Adult services quite often operate a sort of ‘three strikes and you’re out’ rule with missing appointments, whereas I’m lucky that I don’t have that – she could turn me down ten times but as long as she sends me a text saying ‘yeah I’ll see you again’ then I’ll see her when she’s ready. It allows us to be a lot more flexible.

So you’ve been on the SafeLives Expert training this week, looking specifically at responding to young people. Do you think the training will make a difference to the support you offer to your clients?

Oh massively. I think it’s so important to be able to link in with other practitioners from across the UK and pick up their tools, but also it’s good to learn about things like gang culture – which isn’t something we’ve really had to deal with yet in the South Wales valleys – it’s good to take that back with me so that if it does come up I’ll be prepared for it. It is always a reactive job, trying to keep up with whatever trend comes next especially in terms of technology, so it’s important to make sure we’re all on the same level.

Do you think having a qualification will make a difference to the way you feel about your work?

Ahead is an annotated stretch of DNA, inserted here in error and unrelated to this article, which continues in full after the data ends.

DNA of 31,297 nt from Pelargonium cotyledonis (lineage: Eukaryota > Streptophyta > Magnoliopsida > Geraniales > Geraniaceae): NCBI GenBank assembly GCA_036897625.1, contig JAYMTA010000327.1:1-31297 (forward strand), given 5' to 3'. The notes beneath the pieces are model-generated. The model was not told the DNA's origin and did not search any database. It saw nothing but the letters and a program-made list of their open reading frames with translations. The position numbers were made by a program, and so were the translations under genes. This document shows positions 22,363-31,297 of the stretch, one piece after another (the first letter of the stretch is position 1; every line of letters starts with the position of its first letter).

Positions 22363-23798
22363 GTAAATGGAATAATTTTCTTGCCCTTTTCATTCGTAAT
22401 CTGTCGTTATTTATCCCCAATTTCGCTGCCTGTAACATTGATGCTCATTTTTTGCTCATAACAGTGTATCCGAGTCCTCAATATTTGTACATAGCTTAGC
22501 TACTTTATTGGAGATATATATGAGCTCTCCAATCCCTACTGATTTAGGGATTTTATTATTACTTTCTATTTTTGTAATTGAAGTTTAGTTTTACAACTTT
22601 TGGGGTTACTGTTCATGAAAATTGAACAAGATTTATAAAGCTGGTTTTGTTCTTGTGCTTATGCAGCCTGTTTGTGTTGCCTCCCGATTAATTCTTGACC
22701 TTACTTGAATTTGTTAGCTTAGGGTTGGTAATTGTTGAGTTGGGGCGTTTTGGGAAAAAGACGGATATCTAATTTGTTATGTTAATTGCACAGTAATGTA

Yeah I think it will, for myself but also for other people. I think for other agencies it does carry a lot more weight. I think for schools as well if you’re going in and you can say you’ve got a qualification schools are much happier to let you in!

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Interview: how data can help to shape domestic abuse support

 

As we relaunch our outcome measurement tool, SafeLives Insights, Senior Research Analyst and Lead for Insights, Jane Evans, talks about how she believes understanding data can help services offer the best possible support to people experiencing domestic abuse.

SafeLives Insights is an outcome measurement tool that helps services to understand and demonstrate their impact. Visit the Insights pages for more. 

 

Hi Jane. Could you tell me a bit about your research background?

I started out working in children and adult social services departments; I also worked for a children’s safeguarding board and an adults safeguarding board. In those roles domestic abuse came up a lot – especially as part of the Serious Case Reviews conducted by the safeguarding boards.